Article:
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How to Optimize Your Cycling Performance – A Guide for Avid Riders

By Amanda Wilks

For athletes with a mindset on improvement and perfecting technique through hard work and dedication, no task is more daunting than beginning a routine. Any new task can seem monumental even if it’s simply a variation of what one already does on a daily basis, be it cycling or pursuing a new career path, but the pains of transitioning to a better routine can be reduced if you adopt sound strategies with solid scientific backing and adjust your training regimen accordingly.

While there is no one perfect plan to follow, any existing plan can be modified or a new plan may be drafted with a few core concepts in place to assist technique in a logical manner. Most of these techniques revolve around how a cyclist approaches training, the techniques practiced during training and how those methods are put into play during events.

Practice Makes Permanent

The benefits of a training regimen are hard to understate yet not every athlete and enthusiast approach training in the right way. There are a great many myths and less than ideal solutions to common problems in the common sphere of knowledge and several of these methods could lead to harm. For example, pedaling techniques of old and the angle at which one holds their ankles during pedaling could actually lead to long-term injury when compared to modern pedaling technique.

These issues persist into training systems as a whole, especially systems without proper periods of rest or tapering before an upcoming event. A 2000 study on interval training found a significant increase in cycle performance and quad strength simply by introducing a two-week tapering period after six weeks of training. By allowing the body time to recover and repair itself before another high-intensity event, performance increases despite colloquialisms suggesting the negative impact a break in exercise may have on the body.

Yet something much more basic than the rate at which you train might have adverse effects that aren’t immediately obvious as shown by a separate study focused on the effects of mild dehydration during intense biking. Unsurprisingly, even mild dehydration hampers performance and causes cyclists to reach a rate of high fatigue much faster than a well-hydrated individual. Forgetting to drink a few extra ounces of water during workout periods can hurt in ways that aren’t apparent until after you’ve corrected your methods.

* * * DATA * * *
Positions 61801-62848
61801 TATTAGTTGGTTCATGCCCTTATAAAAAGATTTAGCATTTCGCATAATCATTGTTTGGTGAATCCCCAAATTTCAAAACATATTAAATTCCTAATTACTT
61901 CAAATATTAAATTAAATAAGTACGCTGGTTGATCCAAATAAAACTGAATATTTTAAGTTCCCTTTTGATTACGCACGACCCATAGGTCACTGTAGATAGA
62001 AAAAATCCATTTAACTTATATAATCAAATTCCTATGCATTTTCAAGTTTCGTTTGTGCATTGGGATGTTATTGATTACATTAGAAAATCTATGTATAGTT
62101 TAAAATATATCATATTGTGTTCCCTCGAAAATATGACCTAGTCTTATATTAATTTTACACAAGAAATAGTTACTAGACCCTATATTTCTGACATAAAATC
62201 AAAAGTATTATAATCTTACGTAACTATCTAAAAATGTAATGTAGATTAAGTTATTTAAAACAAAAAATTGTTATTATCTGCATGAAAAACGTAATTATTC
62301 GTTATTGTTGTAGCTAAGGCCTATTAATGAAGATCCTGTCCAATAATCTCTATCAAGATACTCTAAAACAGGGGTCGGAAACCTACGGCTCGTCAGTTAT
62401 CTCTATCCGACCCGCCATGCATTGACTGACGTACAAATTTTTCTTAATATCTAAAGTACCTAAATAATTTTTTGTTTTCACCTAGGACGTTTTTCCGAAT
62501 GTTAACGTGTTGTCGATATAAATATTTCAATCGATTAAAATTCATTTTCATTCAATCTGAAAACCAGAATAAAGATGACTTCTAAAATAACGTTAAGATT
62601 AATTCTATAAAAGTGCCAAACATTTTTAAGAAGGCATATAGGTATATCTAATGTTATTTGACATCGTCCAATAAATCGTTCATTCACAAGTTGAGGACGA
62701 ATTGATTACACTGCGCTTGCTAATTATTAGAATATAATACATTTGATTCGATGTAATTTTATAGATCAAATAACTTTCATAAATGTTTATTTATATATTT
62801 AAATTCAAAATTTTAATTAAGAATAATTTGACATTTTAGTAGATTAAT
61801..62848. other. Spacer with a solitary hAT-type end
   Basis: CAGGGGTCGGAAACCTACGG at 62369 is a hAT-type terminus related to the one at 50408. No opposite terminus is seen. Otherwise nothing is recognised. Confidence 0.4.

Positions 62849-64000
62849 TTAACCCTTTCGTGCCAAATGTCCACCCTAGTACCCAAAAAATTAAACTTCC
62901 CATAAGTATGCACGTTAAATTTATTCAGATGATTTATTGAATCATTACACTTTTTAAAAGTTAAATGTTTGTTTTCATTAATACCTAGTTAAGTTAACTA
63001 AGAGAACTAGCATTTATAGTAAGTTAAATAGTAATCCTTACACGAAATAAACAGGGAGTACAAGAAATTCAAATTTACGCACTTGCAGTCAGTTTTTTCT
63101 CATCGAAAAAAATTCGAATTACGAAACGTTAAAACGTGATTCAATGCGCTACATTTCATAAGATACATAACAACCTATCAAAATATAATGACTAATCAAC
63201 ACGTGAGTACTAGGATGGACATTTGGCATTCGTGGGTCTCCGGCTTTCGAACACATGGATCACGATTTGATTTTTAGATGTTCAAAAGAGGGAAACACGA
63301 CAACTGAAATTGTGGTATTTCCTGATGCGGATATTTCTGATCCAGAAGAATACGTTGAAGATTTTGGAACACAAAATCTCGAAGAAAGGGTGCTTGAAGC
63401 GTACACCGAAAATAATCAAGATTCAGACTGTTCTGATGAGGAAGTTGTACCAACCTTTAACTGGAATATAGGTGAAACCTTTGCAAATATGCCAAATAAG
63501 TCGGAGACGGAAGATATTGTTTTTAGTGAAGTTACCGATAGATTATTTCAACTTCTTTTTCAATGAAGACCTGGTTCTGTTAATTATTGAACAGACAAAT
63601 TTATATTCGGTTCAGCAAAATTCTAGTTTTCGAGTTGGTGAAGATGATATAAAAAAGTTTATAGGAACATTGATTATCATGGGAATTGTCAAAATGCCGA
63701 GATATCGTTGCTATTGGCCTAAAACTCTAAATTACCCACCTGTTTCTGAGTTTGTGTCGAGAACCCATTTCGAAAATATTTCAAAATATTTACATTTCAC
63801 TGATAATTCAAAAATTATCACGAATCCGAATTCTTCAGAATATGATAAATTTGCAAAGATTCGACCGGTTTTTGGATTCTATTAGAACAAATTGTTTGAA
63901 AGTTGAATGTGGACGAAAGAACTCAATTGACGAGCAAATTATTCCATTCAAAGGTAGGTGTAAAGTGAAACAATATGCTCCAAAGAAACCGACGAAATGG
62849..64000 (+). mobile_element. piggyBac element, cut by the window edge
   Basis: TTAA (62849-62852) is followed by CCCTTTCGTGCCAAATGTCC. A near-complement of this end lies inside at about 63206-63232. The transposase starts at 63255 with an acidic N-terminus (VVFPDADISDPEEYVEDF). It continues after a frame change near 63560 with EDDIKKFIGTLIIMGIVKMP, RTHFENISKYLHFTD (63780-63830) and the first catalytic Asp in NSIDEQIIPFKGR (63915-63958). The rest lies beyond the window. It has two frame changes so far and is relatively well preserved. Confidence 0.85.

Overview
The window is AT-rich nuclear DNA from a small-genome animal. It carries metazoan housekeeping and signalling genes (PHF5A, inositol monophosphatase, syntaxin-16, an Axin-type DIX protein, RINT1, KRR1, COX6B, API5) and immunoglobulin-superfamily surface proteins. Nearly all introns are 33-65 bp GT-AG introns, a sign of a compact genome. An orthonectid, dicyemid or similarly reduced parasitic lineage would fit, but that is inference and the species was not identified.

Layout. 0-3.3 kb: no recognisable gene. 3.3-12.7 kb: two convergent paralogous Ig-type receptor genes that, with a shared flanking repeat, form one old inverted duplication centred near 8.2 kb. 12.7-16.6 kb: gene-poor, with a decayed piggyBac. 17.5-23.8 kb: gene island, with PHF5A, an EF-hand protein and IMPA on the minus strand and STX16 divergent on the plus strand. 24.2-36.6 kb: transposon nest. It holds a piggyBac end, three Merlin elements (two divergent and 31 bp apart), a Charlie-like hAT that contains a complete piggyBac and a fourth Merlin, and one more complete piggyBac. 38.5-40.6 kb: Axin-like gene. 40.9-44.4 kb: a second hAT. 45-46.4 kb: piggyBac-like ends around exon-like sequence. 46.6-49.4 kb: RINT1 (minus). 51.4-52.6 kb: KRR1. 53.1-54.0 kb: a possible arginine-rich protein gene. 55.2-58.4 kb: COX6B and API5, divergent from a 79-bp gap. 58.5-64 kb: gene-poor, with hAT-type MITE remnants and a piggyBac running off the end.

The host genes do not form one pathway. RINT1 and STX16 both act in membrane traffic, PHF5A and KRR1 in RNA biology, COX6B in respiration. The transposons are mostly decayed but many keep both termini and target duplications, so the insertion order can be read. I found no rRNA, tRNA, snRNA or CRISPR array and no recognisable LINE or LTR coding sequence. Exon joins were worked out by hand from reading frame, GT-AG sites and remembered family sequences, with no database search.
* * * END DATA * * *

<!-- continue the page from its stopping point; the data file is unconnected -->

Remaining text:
In short, ensure your training focuses on strength building and periods of rest, but don’t forget the importance of hydration and other basics that are easy to neglect.

The Science of Recovery Aids

Any post-workout or even post-event routine should involve rest, re-hydration and potentially a period of lower intensity workouts to foster effective recovery, as shown in the above segment regarding tapering periods. It may feel natural to reach for an electrolyte-filled recovery beverage during these times and there’s nothing inherently wrong with that, but the tangible benefits of specific recovery aids may be less pronounced than originally perceived.

Sports nutrition studies have shown chocolate milk and recovery beverages have roughly the same benefits on the average exerciser in between sessions, despite a prevailing public attitude favoring isocaloric drinks marketed with sports recovery in mind.

While it’s still important to ensure one’s intake of beverages post-exercise has a balanced nutritional impact on the body, you shouldn’t feel beholden to sports drink labels or outlandish claims about future performance if you choose not to drink isocaloric benefits due to concerns over sugar content or perceived benefits.

The Art of the Follow-Through

When it finally comes time to demonstrate what your weeks of training have led up to, how you approach and begin an event could help or harm your course time even worse than skipping a few training sessions throughout the preceding months.

Cyclists have long discussed the upsides to different starting strategies, for instance, with different schools of thought praising aggressive starts versus slower, more moderately paced beginnings, especially during endurance-oriented events. These disagreements generally stem from the idea that one will be too tired later in an endurance race to perform bursts of speed, which calls for a quicker start to take advantage of one’s fresher constitution.

Yet the data shows it may be wiser to start off slow and steady when approaching an event, especially during the first four to five minutes of exertion, due to long-term benefits from a more measured pace versus immediately pushing yourself to your limits.

Conclusion

While there may be no one right way to approach cycling training, there are plenty of small methodologies to fold into a new or existing routine that can help prevent bad habits from becoming deeply ingrained muscle memory. Fight the urge to follow trends that are only backed up by marketing buzz and see what physical therapy and sports science shows to be best for your body before setting out on a new course of action. Your biking technique will almost certainly improve, and your health may shortly follow.

Author Bio: Amanda Wilks is a writer, contributing author at MountainBikeReviewed.com, and sports activist. Before embarking on a new biking adventure, she likes to train properly and prepare herself for the unexpected. Visit Amanda’s Twitter for more of her writings.